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11-11-14 Adam Simpson

The web is all about responsible compromises, and srcset embodies that mentality completely. Adam explores some recent project requirements that made srcset a handy solution.

On a recent project, I was faced with the situation of re-evaluating our typical approach to high-resolution images. In the past, we’ve used the Picturefill v1 JavaScript library to serve resolution-specific images to the correct devices. Things have changed since Chrome implemented the picture element and Picturefill v2 was released.

If we wanted to support scenarios without JavaScript (which we do) and IE 8 (I guess) and be in a good place for the future, we couldn’t jump on Picturefill v2 without some serious thought. In fairness to Scott and the Filament Group, all these issues are present in the Picturefill docs. So I started thinking about this project’s specific requirements and what options I had at my disposal.

Project Requirements

This particular project didn’t require any art direction (e.g. providing alternate croppings at different viewports), which is a big component of Picturefill and the picture element. Our only goal was to reliably provide high-resolution images to devices that had a high-resolution screen. Srcset provides a simple, straightforward way to serve up the proper assets to high-resolution devices. The best part of srcset is that it falls back to a normal image if the browser doesn’t support the syntax, and support is only going to get better. For a deeper dive on srcset and Picturefill, check out Jason Grigsby’s post over on the Cloud Four blog.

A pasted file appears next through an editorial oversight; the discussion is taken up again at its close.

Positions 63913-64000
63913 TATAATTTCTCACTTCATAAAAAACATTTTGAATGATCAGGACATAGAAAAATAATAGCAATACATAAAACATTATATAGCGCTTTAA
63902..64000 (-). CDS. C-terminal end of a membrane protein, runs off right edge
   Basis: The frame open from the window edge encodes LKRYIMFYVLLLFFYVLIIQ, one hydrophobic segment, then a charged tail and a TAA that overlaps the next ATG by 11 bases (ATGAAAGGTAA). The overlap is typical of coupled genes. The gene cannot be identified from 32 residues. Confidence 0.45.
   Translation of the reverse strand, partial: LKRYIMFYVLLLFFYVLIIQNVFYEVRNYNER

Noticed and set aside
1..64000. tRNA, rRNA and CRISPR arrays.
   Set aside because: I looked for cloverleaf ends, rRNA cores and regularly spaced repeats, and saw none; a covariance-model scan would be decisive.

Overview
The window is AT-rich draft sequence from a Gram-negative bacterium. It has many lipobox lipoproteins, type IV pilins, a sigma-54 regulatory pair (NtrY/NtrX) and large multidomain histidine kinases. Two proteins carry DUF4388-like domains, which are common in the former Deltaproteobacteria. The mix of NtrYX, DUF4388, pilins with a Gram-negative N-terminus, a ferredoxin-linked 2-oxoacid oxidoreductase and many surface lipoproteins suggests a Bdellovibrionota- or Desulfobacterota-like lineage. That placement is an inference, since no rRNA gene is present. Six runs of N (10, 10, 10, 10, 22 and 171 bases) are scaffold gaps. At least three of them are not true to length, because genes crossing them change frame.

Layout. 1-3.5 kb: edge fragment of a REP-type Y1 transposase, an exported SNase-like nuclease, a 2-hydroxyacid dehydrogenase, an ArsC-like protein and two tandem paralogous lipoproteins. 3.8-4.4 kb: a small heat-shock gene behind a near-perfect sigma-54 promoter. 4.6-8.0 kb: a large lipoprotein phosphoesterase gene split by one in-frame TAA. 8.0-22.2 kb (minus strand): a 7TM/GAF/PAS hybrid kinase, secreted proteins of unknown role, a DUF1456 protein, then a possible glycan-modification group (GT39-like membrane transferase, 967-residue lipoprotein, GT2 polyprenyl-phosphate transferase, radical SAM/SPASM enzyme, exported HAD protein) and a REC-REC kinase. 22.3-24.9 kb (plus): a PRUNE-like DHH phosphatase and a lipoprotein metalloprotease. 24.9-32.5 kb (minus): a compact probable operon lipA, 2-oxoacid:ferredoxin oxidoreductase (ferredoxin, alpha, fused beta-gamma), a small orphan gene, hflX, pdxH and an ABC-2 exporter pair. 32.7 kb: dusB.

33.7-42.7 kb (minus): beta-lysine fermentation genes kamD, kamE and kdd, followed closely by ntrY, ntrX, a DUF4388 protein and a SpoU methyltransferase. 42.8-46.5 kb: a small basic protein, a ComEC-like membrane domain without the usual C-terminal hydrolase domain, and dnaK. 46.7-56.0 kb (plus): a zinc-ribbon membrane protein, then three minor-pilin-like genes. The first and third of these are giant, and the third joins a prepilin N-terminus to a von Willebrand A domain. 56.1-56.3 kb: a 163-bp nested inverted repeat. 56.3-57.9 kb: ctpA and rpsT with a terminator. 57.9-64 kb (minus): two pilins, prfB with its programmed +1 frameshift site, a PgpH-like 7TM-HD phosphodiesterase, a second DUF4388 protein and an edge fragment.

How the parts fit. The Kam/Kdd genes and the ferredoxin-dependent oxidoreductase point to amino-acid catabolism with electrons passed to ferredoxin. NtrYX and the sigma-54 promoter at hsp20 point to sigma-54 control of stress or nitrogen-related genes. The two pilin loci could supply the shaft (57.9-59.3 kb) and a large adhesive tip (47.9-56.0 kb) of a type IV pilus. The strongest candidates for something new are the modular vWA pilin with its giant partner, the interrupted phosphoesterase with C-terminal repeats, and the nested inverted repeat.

The Responsible Compromise

So, without using any JavaScript (yay!), we were able to serve a high-resolution image to the appropriate devices and also leverage the browser’s cache and potentially other implementation advantages (e.g. only load 2x on WiFi, 1x on 3G) in the future. Now browser support of srcset still has a ways to go (looking at you, IE and Android). However, iOS 8 brings support for srcset, and Chrome and Safari already support it on the desktop.

Srcset was the perfect fit given the project’s requirements because it provided a competent fallback (worst case is that 2x devices get a 1x image) for when it wasn’t supported and entirely removed a JavaScript dependency (always a good thing). The web is all about responsible compromises, and srcset embodies that mentality completely.

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